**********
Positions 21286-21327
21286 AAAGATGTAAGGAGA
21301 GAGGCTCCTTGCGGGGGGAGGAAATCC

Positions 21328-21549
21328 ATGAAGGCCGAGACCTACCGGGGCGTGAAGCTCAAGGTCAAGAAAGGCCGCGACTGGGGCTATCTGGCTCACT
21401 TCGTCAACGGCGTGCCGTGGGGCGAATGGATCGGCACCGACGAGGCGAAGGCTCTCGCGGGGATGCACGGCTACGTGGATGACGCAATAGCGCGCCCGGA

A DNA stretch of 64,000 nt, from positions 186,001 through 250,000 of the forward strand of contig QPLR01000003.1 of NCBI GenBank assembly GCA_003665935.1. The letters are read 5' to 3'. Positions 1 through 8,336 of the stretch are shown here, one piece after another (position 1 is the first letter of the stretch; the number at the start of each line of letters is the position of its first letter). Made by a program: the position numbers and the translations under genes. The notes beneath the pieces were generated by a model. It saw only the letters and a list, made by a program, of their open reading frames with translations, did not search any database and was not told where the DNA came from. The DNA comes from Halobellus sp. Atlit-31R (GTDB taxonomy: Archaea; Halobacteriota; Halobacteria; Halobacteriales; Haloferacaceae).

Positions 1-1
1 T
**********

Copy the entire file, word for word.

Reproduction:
Positions 21286-21327
21286 AAAGATGTAAGGAGA
21301 GAGGCTCCTTGCGGGGGGAGGAAATCC

Positions 21328-21549
21328 ATGAAGGCCGAGACCTACCGGGGCGTGAAGCTCAAGGTCAAGAAAGGCCGCGACTGGGGCTATCTGGCTCACT
21401 TCGTCAACGGCGTGCCGTGGGGCGAATGGATCGGCACCGACGAGGCGAAGGCTCTCGCGGGGATGCACGGCTACGTGGATGACGCAATAGCGCGCCCGGA

A DNA stretch of 64,000 nt, from positions 186,001 through 250,000 of the forward strand of contig QPLR01000003.1 of NCBI GenBank assembly GCA_003665935.1. The letters are read 5' to 3'. Positions 1 through 8,336 of the stretch are shown here, one piece after another (position 1 is the first letter of the stretch; the number at the start of each line of letters is the position of its first letter). Made by a program: the position numbers and the translations under genes. The notes beneath the pieces were generated by a model. It saw only the letters and a list, made by a program, of their open reading frames with translations, did not search any database and was not told where the DNA came from. The DNA comes from Halobellus sp. Atlit-31R (GTDB taxonomy: Archaea; Halobacteriota; Halobacteria; Halobacteriales; Haloferacaceae).

Positions 1-1
1 T